; SOIL WATER CONTENT AND PLANT SUCCESSION AFTER THE HARVEST OF MATURE SPRUCE STANDS IN A MOUNTAIN CATCHMENT
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SOIL WATER CONTENT AND PLANT SUCCESSION AFTER THE HARVEST OF MATURE SPRUCE STANDS IN A MOUNTAIN CATCHMENT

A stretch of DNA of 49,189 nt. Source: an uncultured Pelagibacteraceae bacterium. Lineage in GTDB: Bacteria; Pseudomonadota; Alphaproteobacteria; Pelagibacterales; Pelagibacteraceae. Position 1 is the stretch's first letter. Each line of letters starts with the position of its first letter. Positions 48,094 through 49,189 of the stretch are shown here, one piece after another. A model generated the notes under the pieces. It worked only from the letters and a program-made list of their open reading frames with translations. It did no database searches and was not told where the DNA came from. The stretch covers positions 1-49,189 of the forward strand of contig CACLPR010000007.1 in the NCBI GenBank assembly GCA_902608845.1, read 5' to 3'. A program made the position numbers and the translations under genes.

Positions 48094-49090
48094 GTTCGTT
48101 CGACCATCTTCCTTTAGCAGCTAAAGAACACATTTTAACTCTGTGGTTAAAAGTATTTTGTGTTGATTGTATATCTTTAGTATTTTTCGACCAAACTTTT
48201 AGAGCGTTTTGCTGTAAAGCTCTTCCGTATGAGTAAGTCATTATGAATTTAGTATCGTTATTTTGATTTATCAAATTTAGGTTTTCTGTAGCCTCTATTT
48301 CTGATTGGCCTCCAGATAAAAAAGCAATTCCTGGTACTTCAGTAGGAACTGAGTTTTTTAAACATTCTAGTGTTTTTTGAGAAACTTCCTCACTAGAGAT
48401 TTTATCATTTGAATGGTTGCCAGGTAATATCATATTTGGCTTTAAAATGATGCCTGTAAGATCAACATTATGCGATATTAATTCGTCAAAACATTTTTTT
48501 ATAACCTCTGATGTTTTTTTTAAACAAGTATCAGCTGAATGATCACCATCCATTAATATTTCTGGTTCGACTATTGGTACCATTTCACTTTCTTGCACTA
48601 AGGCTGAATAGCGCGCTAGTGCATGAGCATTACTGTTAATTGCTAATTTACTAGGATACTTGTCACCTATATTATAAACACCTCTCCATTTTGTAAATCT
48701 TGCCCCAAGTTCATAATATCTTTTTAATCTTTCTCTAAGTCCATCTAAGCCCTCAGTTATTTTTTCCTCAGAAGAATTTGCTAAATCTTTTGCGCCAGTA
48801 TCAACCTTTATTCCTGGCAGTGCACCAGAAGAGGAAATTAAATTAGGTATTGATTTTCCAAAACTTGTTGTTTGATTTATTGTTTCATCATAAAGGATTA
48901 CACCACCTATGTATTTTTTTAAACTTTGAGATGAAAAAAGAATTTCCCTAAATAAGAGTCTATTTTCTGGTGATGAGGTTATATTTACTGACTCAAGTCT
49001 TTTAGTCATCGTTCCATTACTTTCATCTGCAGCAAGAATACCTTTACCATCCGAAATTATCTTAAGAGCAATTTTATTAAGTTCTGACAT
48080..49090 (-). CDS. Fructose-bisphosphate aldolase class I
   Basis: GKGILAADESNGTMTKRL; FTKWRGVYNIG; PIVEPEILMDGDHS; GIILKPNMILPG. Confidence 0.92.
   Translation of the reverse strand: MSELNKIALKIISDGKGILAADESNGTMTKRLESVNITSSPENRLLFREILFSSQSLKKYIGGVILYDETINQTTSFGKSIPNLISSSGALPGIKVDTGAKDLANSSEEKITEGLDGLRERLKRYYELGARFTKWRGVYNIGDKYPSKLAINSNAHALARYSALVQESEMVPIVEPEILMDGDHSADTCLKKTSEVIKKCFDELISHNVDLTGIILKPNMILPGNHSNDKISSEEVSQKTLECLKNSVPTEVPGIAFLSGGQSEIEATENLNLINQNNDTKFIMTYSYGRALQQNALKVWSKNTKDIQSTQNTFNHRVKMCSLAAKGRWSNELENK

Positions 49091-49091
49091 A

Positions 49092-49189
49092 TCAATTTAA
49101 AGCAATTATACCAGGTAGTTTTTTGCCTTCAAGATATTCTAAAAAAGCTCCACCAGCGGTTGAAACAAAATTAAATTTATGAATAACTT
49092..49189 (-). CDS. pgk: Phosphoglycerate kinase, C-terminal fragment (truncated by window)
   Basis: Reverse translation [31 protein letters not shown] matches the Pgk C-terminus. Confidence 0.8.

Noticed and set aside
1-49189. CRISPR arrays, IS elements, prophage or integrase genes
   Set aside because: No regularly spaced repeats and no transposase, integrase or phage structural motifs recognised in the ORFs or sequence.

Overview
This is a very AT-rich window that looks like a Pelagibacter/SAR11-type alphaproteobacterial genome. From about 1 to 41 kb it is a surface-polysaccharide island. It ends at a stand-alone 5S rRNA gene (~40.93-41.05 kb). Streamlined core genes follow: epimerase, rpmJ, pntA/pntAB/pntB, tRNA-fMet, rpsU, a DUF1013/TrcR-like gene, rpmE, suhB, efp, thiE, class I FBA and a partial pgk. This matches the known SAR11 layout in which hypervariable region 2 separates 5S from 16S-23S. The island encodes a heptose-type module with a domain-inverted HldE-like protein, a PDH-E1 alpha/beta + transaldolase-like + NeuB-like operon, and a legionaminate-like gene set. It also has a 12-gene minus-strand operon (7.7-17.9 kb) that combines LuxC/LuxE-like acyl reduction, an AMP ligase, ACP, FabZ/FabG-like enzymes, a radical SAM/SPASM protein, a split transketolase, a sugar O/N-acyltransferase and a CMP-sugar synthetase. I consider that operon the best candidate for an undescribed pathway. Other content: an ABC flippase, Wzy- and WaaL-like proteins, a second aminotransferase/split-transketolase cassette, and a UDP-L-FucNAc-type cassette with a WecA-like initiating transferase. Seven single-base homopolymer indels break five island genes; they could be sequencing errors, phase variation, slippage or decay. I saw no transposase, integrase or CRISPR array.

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Since 1982, the plant succession and hydrological phenomena were studied in the Jizerka experimental catchment (1.0 km^sup 2^, the Jizera Mts, Czech Republic). After the clear-cut of spruce plantations (1984-1990), Junco effusi-Calamagrostietum villosae became a new dominant community there. C. villosa has been spreading widely with increased light incomes. In 1991-2005, the re-growth of forest stands, topsoil water content (SWC), and spontaneous plant succession have been studied at the 1,100 m hill-slope transect (elevation from 860 to 980 m). The SWC values increased with forest harvest, and they are still not significantly affected by the re-growth of stands. The canopy development of reforested sites (mainly Picea abies and Pinus sp.) is still low (horizontal canopy density of 0.05-0.25), and does not affect the succession of herbaceous vegetation. The botanical indication reflects changes of SWC in the delay of almost ten years. The Ellenberg's F indicator was found as a powerful tool to describe both the topsoil climate (long-time water phenomena) and the plant succession. However, it cannot address detailed hydrological processes in a short-time scale, and should be employed in combination with an adequate monitoring of environmental factors. [PUBLICATION ABSTRACT]

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